WASHINGTON (AP) - The head of a federal safety panel says the pilots of a regional airliner that crashed outside Buffalo nearly a year ago made critical errors showing "complacency and confusion that resulted in catastrophe."
Today in Washington, National Transportation Safety Board chairwoman Deborah Hersman said safety issues raised by the accident go beyond the mistakes that caused the crash that killed all 49 people on board and one man on the ground. The board is meeting to determine the probable cause and make safety recommendations following the crash of Continental Connection Flight 3407 in the suburban Town of Clarence last February 12th, 2009.
"We were able to identify the airplane and the flight crew were properly certificated." Says Lorenda Ward on the NTSB, "There is no evidence of any pre-impact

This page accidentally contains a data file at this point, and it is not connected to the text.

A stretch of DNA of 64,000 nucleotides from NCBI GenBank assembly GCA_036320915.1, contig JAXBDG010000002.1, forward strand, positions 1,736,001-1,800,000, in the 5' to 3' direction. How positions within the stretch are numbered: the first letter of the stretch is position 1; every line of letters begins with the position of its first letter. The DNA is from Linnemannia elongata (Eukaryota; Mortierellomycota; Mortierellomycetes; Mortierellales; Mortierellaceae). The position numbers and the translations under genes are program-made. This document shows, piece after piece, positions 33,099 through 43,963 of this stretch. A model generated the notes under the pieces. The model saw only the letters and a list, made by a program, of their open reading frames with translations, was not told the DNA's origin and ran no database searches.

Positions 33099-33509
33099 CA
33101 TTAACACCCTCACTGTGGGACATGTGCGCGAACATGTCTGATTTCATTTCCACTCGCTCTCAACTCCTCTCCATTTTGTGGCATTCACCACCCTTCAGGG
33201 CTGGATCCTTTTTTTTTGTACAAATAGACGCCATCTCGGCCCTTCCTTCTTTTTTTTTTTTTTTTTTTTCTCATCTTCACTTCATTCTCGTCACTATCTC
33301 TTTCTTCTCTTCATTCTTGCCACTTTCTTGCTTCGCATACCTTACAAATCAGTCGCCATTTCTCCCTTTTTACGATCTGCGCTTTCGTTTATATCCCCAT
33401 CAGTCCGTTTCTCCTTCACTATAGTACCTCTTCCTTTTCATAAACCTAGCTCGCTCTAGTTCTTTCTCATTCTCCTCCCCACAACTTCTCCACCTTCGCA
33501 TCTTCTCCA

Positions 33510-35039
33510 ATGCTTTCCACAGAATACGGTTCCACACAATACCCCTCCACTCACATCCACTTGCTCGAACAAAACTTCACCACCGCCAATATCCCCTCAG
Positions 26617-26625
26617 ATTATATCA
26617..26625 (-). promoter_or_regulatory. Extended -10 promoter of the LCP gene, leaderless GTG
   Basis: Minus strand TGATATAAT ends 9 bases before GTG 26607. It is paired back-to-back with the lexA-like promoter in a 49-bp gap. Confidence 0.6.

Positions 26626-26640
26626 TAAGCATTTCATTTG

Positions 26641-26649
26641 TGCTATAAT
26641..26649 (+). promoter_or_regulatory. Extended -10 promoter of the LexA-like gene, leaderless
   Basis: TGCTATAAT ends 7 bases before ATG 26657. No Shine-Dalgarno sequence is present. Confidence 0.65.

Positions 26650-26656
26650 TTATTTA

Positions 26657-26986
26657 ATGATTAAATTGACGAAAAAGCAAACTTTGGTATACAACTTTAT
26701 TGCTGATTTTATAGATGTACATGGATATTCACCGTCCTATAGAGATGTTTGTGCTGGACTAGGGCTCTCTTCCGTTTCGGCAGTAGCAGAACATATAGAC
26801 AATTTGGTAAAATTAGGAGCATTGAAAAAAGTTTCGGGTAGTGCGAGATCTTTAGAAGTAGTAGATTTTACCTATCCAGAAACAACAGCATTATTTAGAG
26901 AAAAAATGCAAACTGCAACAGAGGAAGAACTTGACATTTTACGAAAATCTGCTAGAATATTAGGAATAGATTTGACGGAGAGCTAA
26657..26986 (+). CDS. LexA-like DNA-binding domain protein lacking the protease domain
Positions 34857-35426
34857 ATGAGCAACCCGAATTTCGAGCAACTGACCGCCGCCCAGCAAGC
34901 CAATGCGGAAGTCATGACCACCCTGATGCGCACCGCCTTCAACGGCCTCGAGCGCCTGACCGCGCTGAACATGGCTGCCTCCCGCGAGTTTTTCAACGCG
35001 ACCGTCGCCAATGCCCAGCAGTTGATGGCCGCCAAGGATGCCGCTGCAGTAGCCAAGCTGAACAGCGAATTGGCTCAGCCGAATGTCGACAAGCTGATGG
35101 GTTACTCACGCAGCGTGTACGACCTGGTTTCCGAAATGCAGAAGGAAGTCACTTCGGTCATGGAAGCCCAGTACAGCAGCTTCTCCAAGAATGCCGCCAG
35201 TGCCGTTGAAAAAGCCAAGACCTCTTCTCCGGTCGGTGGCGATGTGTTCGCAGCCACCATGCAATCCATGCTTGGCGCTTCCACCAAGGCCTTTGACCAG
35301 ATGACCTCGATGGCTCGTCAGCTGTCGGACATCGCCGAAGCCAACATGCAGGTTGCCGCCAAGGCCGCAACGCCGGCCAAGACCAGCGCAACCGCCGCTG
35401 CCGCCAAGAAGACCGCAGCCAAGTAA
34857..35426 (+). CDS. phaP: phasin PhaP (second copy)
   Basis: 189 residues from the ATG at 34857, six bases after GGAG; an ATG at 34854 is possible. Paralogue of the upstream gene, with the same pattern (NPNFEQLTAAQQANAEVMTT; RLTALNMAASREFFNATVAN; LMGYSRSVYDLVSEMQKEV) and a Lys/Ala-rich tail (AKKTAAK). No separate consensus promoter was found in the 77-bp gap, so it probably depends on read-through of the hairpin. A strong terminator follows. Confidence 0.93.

structural, engine or system failures... The weather on the night of the accident was typical for the Buffalo area and the time of the year and the ice accumulation
did not effect the ability of the flight crew to fly and control the airplane."
The crash is considered one of the most significant accidents in recent years because it revealed what some safety experts and
pilots unions say is a safety gap between major airlines and regional carriers. Among the concerns raised by the accident is whether pilots with
low-fare airlines are vulnerable to fatigue, long-distance commutes and inadequate training.
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